WASHINGTON – Shell is giving up for the year on drilling for oil in the offshore Alaskan Arctic after an accident damaged its oil spill-containment dome.

Shell plans to drill shallow “top holes” but it won’t go deep enough to reach oil-bearing geological formations. It’s a blow to Shell’s $4.5 billion attempt to be the first company in two decades to drill in the offshore Alaskan Arctic.

The oil company said it would do the preliminary work it could this year “in order to lay a strong foundation for operations in 2013.” Shell announced the decision Monday after an accident during testing of the Arctic Challenger, the troubled oil spill-containment barge.

“During a final test, the containment dome aboard the Arctic Challenger barge was damaged. It is clear that some days will be required to repair and fully assess dome readiness,” the company said in a statement.

The massive containment dome is meant to block releases of oil and natural gas in case of an underwater spill. The company released no details on what happened during the testing in the waters off Washington state.

The Coast Guard, Environmental Protection Agency and the Interior Department said they had no information about what happened to the containment dome. The Interior Department referred questions to Shell.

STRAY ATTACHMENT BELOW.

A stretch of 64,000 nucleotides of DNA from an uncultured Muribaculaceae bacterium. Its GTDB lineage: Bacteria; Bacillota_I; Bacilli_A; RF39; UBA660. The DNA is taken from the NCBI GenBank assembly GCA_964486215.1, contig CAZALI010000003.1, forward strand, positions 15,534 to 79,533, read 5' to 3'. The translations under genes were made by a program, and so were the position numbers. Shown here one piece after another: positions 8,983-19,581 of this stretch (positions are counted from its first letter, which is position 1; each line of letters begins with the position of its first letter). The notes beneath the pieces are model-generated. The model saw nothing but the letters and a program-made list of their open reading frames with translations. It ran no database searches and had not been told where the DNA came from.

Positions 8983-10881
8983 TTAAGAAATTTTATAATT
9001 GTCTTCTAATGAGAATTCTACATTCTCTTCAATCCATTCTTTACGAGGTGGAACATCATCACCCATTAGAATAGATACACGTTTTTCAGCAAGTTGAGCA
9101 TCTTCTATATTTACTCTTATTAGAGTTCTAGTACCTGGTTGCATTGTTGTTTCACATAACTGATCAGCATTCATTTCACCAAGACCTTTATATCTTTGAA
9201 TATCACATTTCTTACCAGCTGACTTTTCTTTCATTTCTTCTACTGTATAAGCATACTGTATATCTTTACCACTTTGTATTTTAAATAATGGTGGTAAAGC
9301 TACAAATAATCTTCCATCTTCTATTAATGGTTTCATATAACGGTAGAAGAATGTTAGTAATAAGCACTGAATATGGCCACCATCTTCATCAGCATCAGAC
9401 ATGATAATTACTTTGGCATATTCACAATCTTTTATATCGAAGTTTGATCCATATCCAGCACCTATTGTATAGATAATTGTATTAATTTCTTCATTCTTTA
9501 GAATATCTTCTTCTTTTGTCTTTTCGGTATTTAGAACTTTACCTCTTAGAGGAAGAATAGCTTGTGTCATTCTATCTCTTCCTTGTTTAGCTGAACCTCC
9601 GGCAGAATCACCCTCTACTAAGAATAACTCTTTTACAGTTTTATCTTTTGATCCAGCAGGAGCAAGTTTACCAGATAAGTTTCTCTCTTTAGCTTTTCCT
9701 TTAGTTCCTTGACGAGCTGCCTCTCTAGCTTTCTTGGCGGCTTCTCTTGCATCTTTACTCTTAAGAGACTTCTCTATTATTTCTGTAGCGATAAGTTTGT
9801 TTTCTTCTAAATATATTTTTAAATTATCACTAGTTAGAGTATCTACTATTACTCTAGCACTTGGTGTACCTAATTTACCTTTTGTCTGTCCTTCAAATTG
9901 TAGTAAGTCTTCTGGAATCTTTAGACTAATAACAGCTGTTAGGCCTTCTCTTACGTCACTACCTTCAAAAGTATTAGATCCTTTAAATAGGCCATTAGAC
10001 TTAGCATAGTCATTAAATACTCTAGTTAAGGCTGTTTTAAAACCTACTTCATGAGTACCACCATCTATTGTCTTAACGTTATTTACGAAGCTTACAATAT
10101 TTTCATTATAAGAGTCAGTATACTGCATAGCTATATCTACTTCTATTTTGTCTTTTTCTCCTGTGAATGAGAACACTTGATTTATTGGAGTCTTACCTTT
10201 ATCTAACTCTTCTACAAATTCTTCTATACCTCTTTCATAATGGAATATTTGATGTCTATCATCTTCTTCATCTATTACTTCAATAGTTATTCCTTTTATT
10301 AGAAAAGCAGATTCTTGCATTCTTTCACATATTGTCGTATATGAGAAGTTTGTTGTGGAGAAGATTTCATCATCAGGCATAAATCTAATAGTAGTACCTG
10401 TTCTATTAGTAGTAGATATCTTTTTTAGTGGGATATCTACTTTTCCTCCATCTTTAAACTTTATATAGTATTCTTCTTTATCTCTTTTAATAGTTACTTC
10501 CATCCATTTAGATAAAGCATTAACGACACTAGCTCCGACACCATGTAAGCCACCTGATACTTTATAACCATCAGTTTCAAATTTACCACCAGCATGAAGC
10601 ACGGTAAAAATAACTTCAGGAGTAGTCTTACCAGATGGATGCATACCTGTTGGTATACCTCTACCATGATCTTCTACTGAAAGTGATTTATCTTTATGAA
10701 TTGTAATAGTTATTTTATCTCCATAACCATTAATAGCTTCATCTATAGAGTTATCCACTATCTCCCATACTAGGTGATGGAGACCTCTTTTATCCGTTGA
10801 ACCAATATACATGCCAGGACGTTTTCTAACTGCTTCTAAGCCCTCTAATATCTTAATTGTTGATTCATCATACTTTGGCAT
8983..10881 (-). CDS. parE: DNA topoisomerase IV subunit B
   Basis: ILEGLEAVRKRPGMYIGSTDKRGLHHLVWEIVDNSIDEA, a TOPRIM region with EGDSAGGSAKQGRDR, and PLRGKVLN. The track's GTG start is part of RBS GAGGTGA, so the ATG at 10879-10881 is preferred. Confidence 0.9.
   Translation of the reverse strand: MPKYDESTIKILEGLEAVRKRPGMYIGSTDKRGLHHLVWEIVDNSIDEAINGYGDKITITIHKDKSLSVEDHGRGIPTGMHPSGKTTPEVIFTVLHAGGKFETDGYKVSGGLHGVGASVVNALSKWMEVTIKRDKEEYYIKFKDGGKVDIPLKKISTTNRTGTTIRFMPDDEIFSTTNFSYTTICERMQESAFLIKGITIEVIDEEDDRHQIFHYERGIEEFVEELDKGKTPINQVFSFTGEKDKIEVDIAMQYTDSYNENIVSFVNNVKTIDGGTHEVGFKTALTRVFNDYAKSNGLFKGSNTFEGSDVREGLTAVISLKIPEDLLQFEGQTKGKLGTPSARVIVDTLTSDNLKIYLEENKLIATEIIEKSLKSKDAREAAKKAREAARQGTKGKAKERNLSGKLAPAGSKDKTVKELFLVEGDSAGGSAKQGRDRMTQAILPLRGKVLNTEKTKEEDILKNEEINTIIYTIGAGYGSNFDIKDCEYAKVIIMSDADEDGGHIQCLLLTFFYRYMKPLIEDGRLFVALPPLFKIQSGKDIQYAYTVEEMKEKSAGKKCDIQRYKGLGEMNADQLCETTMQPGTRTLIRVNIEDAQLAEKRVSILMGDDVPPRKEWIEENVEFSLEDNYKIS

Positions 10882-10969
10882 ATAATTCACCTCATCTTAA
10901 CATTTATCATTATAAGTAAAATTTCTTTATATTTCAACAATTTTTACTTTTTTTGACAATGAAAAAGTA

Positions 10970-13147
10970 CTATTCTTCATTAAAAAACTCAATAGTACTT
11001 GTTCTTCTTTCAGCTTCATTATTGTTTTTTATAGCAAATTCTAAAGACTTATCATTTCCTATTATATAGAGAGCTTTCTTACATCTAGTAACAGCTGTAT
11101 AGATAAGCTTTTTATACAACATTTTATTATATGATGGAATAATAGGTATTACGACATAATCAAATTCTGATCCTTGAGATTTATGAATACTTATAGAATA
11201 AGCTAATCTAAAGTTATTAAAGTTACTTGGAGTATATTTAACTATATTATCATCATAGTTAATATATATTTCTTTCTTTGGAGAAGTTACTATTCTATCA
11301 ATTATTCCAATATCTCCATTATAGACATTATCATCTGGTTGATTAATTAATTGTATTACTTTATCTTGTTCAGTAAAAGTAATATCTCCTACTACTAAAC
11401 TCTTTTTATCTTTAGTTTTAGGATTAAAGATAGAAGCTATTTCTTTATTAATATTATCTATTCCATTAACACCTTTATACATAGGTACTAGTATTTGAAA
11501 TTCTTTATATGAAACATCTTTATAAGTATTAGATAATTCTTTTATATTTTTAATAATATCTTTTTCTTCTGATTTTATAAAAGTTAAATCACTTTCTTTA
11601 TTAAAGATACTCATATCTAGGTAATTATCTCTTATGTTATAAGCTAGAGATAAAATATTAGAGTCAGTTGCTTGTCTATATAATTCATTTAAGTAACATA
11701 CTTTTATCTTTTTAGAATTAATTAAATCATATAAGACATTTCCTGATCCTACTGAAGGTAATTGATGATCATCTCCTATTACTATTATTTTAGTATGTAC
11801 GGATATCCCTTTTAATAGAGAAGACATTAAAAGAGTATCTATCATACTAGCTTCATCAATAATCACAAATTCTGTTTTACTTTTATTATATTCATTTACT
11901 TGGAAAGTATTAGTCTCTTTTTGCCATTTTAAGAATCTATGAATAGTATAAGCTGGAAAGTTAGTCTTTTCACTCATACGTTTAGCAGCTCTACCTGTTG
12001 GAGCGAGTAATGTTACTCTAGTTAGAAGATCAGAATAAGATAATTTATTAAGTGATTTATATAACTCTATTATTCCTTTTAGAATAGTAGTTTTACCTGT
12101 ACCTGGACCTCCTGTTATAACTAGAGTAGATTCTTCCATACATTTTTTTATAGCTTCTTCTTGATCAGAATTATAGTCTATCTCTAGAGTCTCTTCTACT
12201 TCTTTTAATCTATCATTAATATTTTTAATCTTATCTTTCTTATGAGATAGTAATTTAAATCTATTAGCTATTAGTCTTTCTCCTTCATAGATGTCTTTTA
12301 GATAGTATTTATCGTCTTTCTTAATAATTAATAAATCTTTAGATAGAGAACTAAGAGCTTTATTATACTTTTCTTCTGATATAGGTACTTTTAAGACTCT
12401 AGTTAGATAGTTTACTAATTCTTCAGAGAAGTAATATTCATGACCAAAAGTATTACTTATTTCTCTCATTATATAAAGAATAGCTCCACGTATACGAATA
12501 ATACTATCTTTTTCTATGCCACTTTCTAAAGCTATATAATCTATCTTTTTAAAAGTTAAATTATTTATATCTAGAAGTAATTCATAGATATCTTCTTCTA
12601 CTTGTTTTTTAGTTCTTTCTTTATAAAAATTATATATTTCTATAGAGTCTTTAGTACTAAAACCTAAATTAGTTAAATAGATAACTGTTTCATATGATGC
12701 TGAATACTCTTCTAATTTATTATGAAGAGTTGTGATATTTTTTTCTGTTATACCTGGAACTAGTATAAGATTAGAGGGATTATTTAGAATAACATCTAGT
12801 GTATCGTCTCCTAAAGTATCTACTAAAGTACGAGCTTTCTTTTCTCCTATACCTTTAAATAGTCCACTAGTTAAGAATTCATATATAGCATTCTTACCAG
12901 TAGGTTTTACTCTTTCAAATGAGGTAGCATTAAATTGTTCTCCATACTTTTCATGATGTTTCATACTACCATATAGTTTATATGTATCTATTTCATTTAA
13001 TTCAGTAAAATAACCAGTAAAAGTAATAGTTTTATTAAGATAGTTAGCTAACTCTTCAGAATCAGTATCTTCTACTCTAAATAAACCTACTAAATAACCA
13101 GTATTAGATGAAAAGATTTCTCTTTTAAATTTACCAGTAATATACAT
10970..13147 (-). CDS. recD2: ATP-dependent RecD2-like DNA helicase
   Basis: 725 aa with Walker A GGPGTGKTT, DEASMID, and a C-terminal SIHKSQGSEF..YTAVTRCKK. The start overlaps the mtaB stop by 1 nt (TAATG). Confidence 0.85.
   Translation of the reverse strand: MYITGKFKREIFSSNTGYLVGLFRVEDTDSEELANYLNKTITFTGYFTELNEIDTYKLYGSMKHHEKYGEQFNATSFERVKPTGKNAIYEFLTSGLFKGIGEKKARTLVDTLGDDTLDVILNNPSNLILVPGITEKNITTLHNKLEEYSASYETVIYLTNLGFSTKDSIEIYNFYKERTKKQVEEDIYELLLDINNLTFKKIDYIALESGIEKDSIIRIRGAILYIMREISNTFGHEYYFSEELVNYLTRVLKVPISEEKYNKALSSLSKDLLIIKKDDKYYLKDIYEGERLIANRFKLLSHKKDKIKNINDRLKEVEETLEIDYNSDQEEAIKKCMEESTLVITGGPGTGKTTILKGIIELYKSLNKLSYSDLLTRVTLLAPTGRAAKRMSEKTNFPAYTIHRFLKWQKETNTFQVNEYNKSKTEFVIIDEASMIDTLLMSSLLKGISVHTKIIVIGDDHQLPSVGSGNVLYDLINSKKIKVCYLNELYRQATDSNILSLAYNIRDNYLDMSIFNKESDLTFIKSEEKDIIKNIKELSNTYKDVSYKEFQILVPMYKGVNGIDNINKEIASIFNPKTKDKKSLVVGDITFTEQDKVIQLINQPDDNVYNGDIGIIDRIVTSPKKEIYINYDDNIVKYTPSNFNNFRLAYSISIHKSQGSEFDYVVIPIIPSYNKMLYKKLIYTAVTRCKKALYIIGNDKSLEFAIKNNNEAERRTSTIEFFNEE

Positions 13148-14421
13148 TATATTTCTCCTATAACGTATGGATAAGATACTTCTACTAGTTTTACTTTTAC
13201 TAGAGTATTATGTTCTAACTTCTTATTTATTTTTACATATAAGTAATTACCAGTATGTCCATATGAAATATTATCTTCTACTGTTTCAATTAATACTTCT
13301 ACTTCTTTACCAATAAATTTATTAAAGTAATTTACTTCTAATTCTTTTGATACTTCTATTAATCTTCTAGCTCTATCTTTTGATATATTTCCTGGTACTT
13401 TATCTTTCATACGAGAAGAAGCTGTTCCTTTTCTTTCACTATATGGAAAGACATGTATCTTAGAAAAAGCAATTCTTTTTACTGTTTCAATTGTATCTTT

“The extent and the cause are being investigated now,” Shell spokesman Curtis Smith said.

“We are disappointed that the dome has not yet met our stringent acceptance standards; but, as we have said all along, we will not conduct any operation until we are satisfied that we are fully prepared to do it safely,” Shell said in the statement.

Environmental groups seized on the accident as a sign that Shell shouldn’t be allowed to drill in the Arctic waters. Cindy Shogan of the Alaska Wilderness League said there was no proven method of cleaning up an oil spill in the harsh conditions of the offshore Alaska Arctic and that the incident showed the company wasn’t ready to try. The Natural Resources Defense Council said the “debacle” was just the latest misstep by Shell.

“If you can’t even test your safety systems in calm waters without damaging them, you’ve got no business drilling for oil in the Arctic,” said Niel Lawrence, senior attorney at the environmental group.Environmental groups seized on the accident as a sign that Shell shouldn’t be allowed to drill in the Arctic waters.